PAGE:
Saturday, March 23, 2013

Life!

Jesus says, “whoever wishes to save his life will lose it, but whoever loses his life for my sake will save it.” And in this passage, the word “life” implies the whole of one’s “self,” one’s very person insofar as one feels a satisfaction in mere self-possession.

Why does God require this of us? There is always some part of us that feels that this is just asking too much. I don't even know what it means to "lose myself."

But this is not simply a moral exhortation that Jesus pronounces. Indeed, it is crucial for us to realize that this is not an external mandate that is merely imposed upon us.

It is not as if we could have been happy as human persons by living a life of rational and courteous self-interest, if only the omnipotent God had not decreed this alien and seemingly unnatural requirement of total self-sacrifice as a “condition” for earning some future happiness.

At some level, I am continually tempted to view it in this way. God wants "all of me" but I don't want to give "all of me...yet." This is where the bargaining starts. I want to find some way to give God "enough" for the day so that I can just keep the rest of myself and seek the things I want.

I am afraid to abandon myself completely to God, because I don't trust Him enough. But life is a school in self-abandonment, and God teaches us by His grace to give ourselves. It is original sin, and our own sins, that cause us to fear “losing” ourselves and to perceive this as a suffering that diminishes us.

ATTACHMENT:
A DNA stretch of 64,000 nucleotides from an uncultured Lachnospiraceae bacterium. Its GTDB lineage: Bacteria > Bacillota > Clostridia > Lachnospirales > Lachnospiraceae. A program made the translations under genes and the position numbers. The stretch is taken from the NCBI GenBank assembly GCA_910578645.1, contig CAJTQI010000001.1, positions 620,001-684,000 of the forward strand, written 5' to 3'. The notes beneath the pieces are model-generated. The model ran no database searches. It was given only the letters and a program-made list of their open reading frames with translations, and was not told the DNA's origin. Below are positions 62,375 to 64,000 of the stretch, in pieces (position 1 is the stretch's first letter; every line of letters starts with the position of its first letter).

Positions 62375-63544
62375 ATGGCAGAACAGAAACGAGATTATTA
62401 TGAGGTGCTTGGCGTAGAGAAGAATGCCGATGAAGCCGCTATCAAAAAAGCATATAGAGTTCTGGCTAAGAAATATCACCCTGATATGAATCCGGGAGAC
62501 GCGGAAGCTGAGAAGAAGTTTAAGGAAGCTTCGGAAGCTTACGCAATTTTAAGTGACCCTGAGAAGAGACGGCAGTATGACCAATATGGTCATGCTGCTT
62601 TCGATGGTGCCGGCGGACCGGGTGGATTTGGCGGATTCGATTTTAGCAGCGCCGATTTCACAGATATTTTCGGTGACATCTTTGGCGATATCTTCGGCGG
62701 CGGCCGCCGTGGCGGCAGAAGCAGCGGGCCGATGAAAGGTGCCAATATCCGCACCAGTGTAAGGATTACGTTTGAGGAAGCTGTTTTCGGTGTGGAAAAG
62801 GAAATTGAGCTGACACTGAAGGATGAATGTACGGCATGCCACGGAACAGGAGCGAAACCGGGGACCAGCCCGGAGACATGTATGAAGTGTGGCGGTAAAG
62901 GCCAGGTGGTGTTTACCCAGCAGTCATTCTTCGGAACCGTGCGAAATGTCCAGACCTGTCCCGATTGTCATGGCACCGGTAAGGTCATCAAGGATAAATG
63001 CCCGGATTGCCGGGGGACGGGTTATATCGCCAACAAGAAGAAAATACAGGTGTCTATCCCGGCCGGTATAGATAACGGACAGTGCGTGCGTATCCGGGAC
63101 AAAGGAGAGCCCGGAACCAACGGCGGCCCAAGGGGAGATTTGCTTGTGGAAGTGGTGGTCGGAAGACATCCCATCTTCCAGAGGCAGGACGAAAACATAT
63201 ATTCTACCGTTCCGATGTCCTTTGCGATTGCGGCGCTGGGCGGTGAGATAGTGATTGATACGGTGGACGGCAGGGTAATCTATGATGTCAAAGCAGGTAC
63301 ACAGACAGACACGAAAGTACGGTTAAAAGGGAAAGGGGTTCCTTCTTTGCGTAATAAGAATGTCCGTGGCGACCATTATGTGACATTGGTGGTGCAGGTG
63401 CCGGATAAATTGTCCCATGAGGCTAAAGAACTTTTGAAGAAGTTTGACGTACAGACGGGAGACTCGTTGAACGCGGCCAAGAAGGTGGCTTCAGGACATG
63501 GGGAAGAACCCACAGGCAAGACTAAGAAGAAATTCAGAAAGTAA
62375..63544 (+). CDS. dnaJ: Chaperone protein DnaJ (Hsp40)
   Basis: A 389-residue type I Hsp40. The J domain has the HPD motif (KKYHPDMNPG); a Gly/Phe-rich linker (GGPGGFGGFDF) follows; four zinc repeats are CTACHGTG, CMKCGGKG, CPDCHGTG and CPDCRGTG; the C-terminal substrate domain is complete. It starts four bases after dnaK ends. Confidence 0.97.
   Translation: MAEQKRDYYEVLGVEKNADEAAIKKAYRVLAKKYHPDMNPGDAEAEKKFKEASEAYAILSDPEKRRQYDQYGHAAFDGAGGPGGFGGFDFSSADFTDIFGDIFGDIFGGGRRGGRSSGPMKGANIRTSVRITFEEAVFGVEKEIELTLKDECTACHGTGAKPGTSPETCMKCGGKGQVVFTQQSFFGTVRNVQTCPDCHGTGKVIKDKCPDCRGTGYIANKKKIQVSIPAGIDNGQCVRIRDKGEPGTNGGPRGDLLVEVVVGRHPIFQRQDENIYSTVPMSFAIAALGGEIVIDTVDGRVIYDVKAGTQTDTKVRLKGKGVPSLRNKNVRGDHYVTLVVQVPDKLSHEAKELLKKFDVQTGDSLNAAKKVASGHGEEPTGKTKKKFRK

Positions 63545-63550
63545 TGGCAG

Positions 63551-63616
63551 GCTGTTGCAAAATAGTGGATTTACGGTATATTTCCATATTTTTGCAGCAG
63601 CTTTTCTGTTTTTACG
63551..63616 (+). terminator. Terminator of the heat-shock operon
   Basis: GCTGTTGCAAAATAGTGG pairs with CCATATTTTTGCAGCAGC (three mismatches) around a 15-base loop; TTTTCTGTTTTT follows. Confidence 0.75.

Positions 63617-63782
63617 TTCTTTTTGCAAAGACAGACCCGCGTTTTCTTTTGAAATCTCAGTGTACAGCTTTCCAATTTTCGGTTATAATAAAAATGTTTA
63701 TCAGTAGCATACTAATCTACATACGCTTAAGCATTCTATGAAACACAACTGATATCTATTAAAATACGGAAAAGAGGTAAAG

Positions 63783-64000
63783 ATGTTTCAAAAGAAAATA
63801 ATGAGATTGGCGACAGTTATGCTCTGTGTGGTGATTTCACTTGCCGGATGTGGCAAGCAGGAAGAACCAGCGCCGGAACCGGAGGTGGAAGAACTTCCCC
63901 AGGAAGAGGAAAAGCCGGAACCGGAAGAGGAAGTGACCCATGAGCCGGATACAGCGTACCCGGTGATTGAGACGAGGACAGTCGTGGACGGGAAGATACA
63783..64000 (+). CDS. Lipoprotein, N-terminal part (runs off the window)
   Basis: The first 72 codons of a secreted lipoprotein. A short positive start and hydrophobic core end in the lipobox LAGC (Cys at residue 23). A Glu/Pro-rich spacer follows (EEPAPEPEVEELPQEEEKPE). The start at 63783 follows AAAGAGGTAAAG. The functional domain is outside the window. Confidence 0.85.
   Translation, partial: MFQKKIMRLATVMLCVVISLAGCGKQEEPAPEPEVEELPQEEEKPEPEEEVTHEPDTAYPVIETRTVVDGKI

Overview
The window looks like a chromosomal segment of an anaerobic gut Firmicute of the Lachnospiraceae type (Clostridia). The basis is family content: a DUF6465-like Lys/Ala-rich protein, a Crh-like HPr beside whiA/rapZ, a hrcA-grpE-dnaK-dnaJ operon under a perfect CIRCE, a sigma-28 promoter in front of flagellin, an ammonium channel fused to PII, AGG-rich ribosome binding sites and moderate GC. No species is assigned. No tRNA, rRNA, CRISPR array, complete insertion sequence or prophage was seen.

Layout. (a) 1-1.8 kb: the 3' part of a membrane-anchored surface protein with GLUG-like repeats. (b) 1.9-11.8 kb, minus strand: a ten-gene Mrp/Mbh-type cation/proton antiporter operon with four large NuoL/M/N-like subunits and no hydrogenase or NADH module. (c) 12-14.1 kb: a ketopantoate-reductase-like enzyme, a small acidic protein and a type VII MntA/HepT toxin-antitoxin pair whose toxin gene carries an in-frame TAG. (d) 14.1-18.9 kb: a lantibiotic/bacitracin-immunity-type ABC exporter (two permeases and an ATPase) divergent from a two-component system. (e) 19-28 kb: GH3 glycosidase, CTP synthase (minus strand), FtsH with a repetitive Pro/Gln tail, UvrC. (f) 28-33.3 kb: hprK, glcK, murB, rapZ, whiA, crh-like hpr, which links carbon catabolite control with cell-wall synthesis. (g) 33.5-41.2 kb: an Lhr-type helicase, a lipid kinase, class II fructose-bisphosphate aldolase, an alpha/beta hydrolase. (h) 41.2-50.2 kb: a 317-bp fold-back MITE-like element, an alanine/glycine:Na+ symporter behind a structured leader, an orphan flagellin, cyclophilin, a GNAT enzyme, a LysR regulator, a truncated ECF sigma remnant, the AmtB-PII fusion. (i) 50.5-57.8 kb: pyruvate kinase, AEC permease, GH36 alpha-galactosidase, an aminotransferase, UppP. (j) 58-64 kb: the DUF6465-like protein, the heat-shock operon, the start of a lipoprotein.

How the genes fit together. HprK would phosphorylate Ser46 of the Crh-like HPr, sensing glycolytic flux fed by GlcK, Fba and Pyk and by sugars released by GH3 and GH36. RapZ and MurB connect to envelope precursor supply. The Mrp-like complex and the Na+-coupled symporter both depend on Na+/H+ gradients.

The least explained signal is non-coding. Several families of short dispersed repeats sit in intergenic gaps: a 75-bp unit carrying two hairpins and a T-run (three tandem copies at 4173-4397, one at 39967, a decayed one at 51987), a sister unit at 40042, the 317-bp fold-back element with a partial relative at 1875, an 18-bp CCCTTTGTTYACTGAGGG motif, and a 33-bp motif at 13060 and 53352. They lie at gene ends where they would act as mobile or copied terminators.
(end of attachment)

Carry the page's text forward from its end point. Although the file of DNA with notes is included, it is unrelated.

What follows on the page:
God teaches us that the need to "lose ourselves" is not an external, imposed command of some capricious omnipotence. Rather, it is at the very heart of what it means "to exist," because existing is a participation in the mystery of Infinite Love.

What we must begin to learn is that “going beyond ourselves” and becoming, continually, a self-gift is the only way that we can truly exist as persons. Persons are created to exist in relationship. Our spiritual intelligence and freedom are the capacities to adhere to reality and “go out of ourselves” in the affirmation of our relation to reality, and in free, loving communion with other persons and God. We lose ourselves, we give ourselves away...not to oppression and slavery, but to the mystery of love, of a fulfillment of existing.

This is “life”!

2 comments:

Brian Gill said...

Oh, spiffy. Now I'll have to *think* about this.

Thanks! :)

Emily C. Hurt said...

Thanks for this very thoughtful post...and very appropriate to think about during Holy Week!